Four things, I submit.
1. Someone who has a passion for public service, not the perks of the job.
2. Someone who speaks as an independent voice, a representative of the people, not a manipulated party puppet.
3. Someone who bridges the gap between black, white, Hispanic, rich and poor. Someone who embraces diversity.
4. Someone who “gets” that the background of the First Congressional District is rooted in the forward thinking of entrepreneurial farmers, under-paid, under-valued teachers, and senior citizens who’ve given us all a legacy of hope and opportunity.
I spent nearly four years working alongside Congressman Marion Berry as a press secretary, and later as a district director. In the years leading up to that privilege, I was a newspaper reporter with a love for following those invested in public service, Blanche Lincoln among them.
And I’ll tell you what Arkansas‘ First Congressional District needs again. We need a public servant, a representative in Congress who follows the example set forth by Marion Berry and Blanche Lincoln.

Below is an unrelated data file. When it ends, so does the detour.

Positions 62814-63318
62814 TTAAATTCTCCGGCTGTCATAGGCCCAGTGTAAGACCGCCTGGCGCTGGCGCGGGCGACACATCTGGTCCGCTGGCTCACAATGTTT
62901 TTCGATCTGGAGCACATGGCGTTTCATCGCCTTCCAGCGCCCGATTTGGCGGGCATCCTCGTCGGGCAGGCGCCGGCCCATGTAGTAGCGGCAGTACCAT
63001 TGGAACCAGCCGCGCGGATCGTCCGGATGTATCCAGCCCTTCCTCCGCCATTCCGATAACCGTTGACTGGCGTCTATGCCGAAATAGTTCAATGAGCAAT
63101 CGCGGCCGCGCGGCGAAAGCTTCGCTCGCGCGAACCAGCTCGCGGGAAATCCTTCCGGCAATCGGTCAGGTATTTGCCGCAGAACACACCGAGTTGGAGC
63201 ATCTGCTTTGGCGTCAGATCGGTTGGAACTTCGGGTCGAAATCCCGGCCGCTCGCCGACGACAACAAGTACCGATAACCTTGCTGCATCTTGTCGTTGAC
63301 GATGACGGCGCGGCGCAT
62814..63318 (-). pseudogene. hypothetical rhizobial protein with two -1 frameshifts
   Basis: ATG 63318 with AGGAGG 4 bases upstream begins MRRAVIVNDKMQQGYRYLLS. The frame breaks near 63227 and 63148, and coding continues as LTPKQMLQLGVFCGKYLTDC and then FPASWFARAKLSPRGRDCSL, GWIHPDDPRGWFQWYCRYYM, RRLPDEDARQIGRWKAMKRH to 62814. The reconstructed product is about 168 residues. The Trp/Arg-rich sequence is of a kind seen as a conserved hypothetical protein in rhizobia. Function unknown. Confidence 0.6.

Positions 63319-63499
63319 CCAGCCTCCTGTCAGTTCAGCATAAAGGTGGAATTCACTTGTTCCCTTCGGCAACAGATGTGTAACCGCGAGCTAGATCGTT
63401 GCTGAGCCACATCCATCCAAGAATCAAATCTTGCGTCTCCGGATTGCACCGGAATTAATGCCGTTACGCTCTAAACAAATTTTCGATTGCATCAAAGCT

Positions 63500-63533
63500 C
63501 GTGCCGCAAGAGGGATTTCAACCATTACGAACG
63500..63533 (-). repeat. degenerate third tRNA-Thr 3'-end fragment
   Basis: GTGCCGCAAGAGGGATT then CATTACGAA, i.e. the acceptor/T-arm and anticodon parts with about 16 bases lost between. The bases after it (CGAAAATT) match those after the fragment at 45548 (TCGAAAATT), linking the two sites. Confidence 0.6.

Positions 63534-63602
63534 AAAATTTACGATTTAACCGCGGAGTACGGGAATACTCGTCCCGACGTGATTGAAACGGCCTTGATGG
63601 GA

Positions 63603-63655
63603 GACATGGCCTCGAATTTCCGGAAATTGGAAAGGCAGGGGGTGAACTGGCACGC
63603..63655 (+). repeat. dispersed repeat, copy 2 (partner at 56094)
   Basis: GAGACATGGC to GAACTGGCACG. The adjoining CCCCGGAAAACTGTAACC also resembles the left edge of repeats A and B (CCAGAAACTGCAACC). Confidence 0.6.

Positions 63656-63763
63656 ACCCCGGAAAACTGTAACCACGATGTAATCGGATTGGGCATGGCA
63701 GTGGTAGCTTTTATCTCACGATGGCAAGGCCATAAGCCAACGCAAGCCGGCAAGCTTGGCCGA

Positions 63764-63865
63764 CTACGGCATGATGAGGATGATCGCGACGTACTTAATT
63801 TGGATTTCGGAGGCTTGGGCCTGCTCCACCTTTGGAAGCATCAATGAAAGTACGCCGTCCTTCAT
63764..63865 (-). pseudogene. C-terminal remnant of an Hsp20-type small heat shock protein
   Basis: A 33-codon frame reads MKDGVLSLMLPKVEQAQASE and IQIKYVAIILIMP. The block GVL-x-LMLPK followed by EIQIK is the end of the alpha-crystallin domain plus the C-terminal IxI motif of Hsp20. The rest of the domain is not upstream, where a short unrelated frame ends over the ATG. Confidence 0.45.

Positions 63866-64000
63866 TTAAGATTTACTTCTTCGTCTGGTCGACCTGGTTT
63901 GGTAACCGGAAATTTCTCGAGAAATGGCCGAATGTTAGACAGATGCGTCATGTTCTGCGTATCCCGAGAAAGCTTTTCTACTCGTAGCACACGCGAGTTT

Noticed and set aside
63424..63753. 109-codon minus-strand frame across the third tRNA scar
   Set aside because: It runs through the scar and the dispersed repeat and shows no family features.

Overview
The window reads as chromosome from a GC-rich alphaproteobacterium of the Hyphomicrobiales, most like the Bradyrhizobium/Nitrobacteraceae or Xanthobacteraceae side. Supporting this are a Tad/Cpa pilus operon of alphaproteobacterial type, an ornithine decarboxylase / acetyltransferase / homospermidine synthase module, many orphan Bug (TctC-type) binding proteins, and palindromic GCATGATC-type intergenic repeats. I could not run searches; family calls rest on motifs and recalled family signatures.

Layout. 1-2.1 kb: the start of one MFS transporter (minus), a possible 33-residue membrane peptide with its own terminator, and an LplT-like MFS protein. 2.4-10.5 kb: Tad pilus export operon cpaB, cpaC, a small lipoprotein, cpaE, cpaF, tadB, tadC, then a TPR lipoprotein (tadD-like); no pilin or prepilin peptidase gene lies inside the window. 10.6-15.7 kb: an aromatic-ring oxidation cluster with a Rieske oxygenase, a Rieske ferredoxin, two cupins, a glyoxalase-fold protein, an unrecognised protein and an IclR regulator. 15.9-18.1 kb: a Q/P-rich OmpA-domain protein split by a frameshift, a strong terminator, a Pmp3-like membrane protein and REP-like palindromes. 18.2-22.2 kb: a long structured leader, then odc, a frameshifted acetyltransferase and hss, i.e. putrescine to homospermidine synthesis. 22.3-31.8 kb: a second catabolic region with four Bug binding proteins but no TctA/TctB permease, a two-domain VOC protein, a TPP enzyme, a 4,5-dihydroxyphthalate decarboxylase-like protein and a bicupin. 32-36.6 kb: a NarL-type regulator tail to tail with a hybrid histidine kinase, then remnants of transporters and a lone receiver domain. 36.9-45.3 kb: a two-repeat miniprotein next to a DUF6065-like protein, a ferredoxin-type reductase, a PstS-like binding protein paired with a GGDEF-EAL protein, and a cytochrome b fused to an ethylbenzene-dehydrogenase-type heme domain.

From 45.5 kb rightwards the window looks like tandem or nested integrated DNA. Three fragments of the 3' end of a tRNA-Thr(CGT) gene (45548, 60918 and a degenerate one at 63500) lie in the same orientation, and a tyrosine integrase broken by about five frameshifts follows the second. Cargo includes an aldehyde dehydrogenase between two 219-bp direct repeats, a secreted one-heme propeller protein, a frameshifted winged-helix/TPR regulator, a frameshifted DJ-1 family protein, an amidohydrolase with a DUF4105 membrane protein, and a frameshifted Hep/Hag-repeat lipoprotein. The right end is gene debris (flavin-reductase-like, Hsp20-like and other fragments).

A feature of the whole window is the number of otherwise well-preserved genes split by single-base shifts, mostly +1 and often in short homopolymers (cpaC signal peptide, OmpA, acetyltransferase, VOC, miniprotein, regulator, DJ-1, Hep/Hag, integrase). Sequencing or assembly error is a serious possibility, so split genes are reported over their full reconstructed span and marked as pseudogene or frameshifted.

Three weeks ago today, Prosecuting Attorney Scott Ellington (D-AR) ended his bid to recapture the traditionally Democratic held seat representing nearly a million people. I voted for Ellington, not that I know him personally. We’ve met a few times and I gauged him to be one who fit the mold of Berry and Lincoln. Whether it was an inadequately run campaign, or just bad timing, we may never know, but I think we missed a good opportunity to get the First District going again.
Berry and Lincoln were quite different, yet very much alike.
To each of those one million constituents, she was Blanche. He was Marion.
That’s what I loved the most about them.
Over the years, Lincoln developed a strong skill set in constituent relations.
People loved her. But she was more than just a pretty face. Blanche Lincoln was an effective public servant. She got things done.
Berry, on the other hand, was never a slick, tell-you-what-you-want-to-hear kind of guy. What you saw was what you got. I quit, early on, trying to morph him into something he was not. It couldn’t be done, and no one should have ever tried. Berry got the job done. His advocacy for all of us built roads and overpasses, put clean, running water in rural towns, beat down every ridiculous regulation he could that would aggravate the already lopsided odds against farmers everywhere. Not a great politician was Berry, (and it was never his aspiration) but a magnificent and tireless public servant.
Can we say that’s what we enjoy today in the First Congressional District? A warrior who stands in the gap, and on our behalf?
If not, who?